Next set hoops to support the row cover. To do it neatly, use two string lines like the one used to align hills. Cut hoops shorter than the width of the row cover, giving extra row cover on each side to tack down. Put string along each side of the row of hills, about 3 to 4 feet apart, centering hills and plants between the two strings. Poke one end of the hoop into the mulch directly under the first string, and the other end of the hoop under the second string. Move down 3 or 4 feet and repeat with another hoop. Keep going until you reach the end of the row. Try to push hoops into the soil to a uniform depth. You will now have a row of wire arches with plants sitting directly under the apex. Give plants one last drink before covering with row cover.

Lastly stretch lightweight floating row cover over the hoops, distributing the excess equally on each side of the “tunnel.” Two people working together greatly facilitate this process. Adjust the hoops if you have high or low spots. Stretch the fabric over the entire row of hoops, clip the fabric to each end hoop with three clothespins, then clip the fabric to the sides of all the other hoops.

Water transplants every day until they no longer wilt on hot, sunny days. This seems like a lot of work, but once plants take hold, you are basically done until you are ready to eat their fruits.

Leave the row cover on until plants start to climb the sides or until female blossoms (the ones with little melons at their base) appear. Melons are insect pollinated, so you must let insects in if you want fruit. Bees adore melon blossoms. You can remove the hoops when you remove the row cover; if nights turn chilly when fall approaches, simply drape the row cover over the sprawling plants.


There are many types of melons and a lot of variation in how they let us know they are ripe. Fedco’s catalog has some interesting tips for several C. melo varieties, and Southern Exposure Seed Exchange has a thorough treatise on the art of watermelon harvesting. I will give the most common and dependable techniques of this arcane art.

Most cantaloupe varieties give several indications of approaching ripeness. Signs vary a little by variety but may include the presence of netting that becomes a little more pronounced, a perfume aroma from the blossom end, a subtle color shift from gray-green to buff-yellow, and a slight crack appearing at the base of the stem attachment (the abscission layer). Finally, when fruit is lightly to moderately tugged, it separates from the vine. If the fruit has a crack all the way around the stem base and pulls away very easily, it is probably overripe but still edible, although the texture suffers at this point. It is best to harvest before that point (called full slip) and to let the fruit finish ripening indoors for three to seven days until the perfumed aroma tells you it is finally ready. Supermarket melons may never give that signal, but home-grown fruit will.

Watermelons are a little more revealing. The bottom of fruits approaching full ripeness turns yellowish where it touches the ground. The fruit will lose its glossiness and smoothness and turn dull with a roughness and sometimes ridges. It also will give a dull, hollow sound when thumped with your knuckles. My favorite and most reliable way is to follow the stem from the fruit back to where it joins the main stem of the vine; there a tendril juts out from the main vine. If that tendril has started to dry, the fruit is approaching full ripeness. If it is completely dry, the fruit may be a little past prime.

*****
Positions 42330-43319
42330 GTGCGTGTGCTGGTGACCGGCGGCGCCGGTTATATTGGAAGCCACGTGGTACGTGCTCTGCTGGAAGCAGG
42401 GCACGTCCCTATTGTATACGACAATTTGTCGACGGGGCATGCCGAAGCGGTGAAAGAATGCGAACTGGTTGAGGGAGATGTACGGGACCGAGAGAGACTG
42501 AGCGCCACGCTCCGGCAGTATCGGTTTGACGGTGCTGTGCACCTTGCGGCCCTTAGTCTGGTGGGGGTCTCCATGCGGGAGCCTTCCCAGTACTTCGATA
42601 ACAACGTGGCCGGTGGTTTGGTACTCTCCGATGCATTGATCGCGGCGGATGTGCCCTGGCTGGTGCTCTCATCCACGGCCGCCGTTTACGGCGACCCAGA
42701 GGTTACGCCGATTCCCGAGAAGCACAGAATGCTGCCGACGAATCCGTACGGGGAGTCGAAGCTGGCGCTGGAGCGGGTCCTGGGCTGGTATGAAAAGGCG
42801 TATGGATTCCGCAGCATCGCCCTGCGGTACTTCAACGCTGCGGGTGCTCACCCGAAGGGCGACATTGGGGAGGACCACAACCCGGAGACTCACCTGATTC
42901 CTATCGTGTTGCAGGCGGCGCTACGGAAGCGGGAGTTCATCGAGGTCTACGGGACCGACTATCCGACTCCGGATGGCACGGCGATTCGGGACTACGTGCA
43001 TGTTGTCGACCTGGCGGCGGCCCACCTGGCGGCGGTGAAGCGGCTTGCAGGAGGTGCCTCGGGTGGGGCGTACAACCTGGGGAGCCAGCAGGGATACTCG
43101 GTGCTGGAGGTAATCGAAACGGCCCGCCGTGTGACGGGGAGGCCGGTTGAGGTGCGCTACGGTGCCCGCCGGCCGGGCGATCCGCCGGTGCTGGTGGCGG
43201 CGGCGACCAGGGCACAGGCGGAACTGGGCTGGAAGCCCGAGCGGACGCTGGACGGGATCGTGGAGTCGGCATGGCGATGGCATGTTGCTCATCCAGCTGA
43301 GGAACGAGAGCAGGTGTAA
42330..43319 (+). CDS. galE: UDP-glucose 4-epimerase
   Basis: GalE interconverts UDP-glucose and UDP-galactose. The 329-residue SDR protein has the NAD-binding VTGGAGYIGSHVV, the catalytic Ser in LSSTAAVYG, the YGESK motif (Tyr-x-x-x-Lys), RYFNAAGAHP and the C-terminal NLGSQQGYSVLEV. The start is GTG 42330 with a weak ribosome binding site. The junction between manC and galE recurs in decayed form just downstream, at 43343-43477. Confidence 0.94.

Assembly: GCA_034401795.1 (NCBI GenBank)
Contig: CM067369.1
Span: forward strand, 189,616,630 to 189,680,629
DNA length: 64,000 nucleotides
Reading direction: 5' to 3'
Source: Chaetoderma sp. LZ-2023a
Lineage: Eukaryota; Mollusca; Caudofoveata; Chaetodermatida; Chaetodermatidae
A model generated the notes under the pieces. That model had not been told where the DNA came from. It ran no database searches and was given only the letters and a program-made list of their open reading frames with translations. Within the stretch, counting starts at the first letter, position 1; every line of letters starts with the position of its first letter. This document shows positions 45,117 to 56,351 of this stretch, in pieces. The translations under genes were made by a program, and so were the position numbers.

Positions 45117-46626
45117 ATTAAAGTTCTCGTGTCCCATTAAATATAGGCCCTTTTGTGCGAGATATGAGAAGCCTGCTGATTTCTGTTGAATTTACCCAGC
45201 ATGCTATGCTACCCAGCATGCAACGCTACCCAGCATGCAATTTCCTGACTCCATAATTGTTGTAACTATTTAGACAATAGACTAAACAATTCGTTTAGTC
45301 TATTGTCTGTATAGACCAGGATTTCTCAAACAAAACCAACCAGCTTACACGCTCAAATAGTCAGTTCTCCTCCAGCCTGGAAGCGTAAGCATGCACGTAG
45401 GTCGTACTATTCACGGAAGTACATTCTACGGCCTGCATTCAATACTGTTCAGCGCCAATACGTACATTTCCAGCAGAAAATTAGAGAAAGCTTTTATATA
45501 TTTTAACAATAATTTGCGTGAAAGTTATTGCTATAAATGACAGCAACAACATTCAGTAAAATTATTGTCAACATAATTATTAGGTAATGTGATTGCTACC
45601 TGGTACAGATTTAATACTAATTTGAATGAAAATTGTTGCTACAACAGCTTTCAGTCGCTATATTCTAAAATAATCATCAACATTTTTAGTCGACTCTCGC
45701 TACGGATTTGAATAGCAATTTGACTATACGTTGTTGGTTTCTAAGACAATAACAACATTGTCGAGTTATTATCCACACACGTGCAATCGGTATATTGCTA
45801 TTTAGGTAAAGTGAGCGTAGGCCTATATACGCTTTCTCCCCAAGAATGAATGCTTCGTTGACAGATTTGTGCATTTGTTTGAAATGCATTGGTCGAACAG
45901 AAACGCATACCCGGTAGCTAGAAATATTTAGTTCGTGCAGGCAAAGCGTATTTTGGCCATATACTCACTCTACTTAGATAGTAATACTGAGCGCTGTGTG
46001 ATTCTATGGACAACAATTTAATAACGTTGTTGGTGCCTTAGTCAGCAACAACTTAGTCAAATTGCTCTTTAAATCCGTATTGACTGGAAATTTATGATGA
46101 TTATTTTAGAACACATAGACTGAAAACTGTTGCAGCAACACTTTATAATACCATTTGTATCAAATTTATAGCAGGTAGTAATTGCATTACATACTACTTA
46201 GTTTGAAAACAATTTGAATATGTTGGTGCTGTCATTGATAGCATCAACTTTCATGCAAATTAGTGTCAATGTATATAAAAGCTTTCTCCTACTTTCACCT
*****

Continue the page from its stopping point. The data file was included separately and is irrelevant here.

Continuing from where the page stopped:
Diseases and Vermin

With decent weather, disease will not be a problem with the above growing method. In dry weather, you can irrigate. In the fall, vines sometimes “collapse” for no apparent reason. I have not had a problem with collapse using the methods described here. Fall can also bring powdery mildew. A prophylactic spray of copper can avoid a crop loss if mildew begins to threaten. Controlling cucumber beetles can also help. For an excessive numbers of beetles, organic growers can use a mix of Steinernema or Heterohabditis nematodes for lasting control. But in general, the healthy, vigorous growth encouraged by the above methods seems to make plants resist the myriad plagues of the home gardener.

Many animals are fond of melons, especially ripe cantaloupes. Deer can wipe out huge plots of melons overnight. Fence your melon patch to exclude deer. Mice can eat the entire inside of a melon by tunneling from the underside and you won’t even notice until you pick up the hollowed fruit. Placing melons on bricks or open-ended milk cartons (see photo) can keep them out of harm’s way and helps them ripen in the sun.

For further references on gardening, see “Growing Your Own Vegetables,” the 1977 USDA Agricultural Information Bulletin #409.

About the author: Adam Tomash and June Zellers have a suburban garden that they wishfully classify as a “research station” for small agriculture.